During a recession, people try to save money. 

Take golf balls, for example -- a box of a dozen new top-quality balls can set you back up to $50.

Which is where Charlie Colvin comes to the rescue.  This Bullitt County man you're about to meet in Bernson's Corner. s teeing off on the recession through recycling -- in a most unusual way. 

Colvin says it's just or miss most days.  Neither rain nor heat nor cold nor briar patch keeps him from his quest. 

Colvin is a master hunter of the dimpled sphere, an entrepreneur of round retrieval: one of the great golf ball hawkers of our time.  "They'll try to hit a shot that they can hit one out of 100, and they'll knock it out of the woods or out of bounds or something."

Oh, Charlie plays the game too on his home course, the Crossings Club in Bullitt County.   But he's been hunting wayward golf shots since he was in the 7th grade -- that's 50 years of this.

"I'm still ball-hawkin', even when I'm playin'.  We may be drivin' the cart and I'll look up in the woods and see one 50 yards away, " Colvin says.

If you lost it -- Charlie's going to find it.

A golfer only has so long to search for a lost ball, according to the official rules of golf. Five minutes is all you have.

But Colvin has a garage full lost golf balls.  "So we're lookin' at probably 15,000 -- that's a conservative estimate, I think -- 15,000 golf balls."

Charlie washes his finds, gives them to friends by the dozen, in egg cartons.  And he sells the best ones. "I've got enough I could play golf from now 'til three people's lifetimes, and never run out of golf balls," he says.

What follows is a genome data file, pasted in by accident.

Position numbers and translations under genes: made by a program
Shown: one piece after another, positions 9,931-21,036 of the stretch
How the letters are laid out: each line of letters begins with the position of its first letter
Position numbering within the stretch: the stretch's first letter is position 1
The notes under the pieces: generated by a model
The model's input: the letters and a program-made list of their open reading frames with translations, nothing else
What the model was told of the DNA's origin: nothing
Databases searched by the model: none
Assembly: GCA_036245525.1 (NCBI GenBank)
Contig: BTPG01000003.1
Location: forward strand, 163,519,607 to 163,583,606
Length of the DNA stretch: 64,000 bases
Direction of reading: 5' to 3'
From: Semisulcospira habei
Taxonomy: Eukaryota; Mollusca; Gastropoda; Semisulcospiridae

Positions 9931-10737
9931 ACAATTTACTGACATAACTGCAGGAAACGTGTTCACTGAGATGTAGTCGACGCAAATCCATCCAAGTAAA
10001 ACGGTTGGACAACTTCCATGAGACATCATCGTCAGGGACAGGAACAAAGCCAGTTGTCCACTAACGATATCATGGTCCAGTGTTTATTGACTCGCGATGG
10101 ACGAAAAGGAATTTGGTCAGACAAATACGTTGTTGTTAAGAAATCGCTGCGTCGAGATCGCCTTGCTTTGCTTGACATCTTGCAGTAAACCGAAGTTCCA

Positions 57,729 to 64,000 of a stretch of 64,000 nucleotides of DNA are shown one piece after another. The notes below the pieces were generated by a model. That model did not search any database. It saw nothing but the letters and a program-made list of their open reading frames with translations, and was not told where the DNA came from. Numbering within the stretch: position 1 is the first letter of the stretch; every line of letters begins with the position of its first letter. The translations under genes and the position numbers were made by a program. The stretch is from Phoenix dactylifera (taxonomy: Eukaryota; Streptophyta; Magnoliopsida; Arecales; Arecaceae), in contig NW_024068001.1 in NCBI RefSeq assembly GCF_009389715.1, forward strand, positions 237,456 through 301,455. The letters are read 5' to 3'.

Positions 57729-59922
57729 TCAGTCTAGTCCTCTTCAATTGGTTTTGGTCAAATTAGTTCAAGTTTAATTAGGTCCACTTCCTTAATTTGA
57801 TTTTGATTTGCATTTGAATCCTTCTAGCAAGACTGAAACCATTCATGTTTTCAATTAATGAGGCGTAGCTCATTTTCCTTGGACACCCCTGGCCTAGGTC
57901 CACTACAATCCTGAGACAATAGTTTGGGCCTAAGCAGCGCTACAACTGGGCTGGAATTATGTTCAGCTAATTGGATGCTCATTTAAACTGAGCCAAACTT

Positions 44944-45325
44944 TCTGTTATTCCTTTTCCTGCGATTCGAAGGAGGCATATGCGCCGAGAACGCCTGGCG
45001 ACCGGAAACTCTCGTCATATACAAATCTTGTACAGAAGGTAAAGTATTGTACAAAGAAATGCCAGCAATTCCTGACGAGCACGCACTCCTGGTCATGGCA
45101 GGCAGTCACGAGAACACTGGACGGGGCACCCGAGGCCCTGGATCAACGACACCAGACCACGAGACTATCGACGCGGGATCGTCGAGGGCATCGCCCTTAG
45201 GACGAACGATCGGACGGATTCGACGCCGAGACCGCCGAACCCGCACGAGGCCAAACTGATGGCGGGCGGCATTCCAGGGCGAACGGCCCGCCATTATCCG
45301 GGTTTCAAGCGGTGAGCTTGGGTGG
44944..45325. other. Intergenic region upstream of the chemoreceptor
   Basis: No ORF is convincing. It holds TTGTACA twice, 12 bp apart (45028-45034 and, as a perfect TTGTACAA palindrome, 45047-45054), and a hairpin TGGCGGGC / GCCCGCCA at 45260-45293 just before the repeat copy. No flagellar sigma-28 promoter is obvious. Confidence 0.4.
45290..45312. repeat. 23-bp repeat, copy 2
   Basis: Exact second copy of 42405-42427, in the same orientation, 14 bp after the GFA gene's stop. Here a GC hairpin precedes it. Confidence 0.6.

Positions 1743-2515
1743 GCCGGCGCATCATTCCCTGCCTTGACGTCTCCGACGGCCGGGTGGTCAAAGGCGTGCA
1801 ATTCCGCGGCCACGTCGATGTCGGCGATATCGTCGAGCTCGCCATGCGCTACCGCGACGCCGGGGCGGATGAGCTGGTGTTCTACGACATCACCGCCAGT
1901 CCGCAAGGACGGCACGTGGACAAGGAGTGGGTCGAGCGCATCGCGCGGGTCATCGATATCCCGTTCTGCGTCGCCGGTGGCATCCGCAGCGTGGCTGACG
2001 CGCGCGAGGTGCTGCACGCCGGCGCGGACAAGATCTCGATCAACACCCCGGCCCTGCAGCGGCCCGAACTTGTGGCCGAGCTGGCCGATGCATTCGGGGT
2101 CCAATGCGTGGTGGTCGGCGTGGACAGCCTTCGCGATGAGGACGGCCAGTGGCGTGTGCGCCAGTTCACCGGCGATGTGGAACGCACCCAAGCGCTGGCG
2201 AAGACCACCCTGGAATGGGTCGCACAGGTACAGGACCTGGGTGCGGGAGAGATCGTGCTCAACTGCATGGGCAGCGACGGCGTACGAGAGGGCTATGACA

Into weeds. Or woods. Or water.  Wherever golfers spray their shots... Charlie's hard at work.  He may pull out his 18-foot-long ball retriever.  Now, there are hazards for a ball-hawker like briars, bees and  poison ivy and Charlie's least favorite—snakes.

But he says, " somethin' I always do, I always keep a club with me, just in case, because you never know when you're gonna see a varmint."

No one knows how many golf balls are lost in the world each year, though in the United States the total is estimated at 300 million.  One could look at a lost ball as a metaphor for life: we are all lost in high weeds, waiting to be found.  But Charlie Colvin doesn't think about that.  He simply goes where the rest of us fear to tread, taking pleasure in our pain. 

Colvin says his motivation is simple, "'Cause you never know what kind of ball it's going to be, it may be a good one -- or one that somebody knocked in the water 'cause they didn't want it any more.  That has stuck with me all these years -- I just enjoy ball-hawkin'."

From Bullitt County, Barry Bernson, Fox41 News.